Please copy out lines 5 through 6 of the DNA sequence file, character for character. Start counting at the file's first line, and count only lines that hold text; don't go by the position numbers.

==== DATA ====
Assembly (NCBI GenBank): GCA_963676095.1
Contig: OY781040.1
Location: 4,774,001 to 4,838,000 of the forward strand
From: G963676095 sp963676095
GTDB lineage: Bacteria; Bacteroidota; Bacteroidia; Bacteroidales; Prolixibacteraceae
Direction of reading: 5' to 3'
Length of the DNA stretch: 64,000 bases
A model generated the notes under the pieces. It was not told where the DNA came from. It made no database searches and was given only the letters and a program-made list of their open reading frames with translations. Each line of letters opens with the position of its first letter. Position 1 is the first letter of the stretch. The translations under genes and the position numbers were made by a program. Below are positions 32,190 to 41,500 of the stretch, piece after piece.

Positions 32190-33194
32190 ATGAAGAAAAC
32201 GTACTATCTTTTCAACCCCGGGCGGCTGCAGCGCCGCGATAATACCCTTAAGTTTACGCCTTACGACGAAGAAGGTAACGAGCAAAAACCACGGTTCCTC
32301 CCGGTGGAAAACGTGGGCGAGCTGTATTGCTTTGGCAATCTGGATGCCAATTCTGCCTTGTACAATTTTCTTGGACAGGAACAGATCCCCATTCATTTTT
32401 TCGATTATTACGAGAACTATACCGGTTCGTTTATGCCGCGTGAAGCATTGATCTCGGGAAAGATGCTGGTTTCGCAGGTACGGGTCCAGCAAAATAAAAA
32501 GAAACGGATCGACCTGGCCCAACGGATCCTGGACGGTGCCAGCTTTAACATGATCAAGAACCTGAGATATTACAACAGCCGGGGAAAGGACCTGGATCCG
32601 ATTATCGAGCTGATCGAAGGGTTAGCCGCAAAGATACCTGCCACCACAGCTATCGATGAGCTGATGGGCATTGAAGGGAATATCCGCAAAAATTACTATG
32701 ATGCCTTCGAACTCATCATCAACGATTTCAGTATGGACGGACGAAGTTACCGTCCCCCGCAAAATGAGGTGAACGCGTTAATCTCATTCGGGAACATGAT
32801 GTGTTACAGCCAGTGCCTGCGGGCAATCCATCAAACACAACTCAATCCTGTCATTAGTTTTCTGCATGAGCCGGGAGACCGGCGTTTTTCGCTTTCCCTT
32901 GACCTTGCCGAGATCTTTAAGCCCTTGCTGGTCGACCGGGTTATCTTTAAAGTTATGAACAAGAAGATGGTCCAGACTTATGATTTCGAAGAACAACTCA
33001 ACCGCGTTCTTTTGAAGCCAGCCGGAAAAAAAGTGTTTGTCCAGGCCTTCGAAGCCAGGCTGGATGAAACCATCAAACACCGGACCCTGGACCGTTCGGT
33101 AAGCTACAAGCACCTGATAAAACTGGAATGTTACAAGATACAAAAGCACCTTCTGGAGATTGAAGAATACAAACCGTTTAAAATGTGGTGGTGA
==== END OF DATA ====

GTDB lineage: Bacteria; Bacteroidota; Bacteroidia; Bacteroidales; Prolixibacteraceae
Direction of reading: 5' to 3'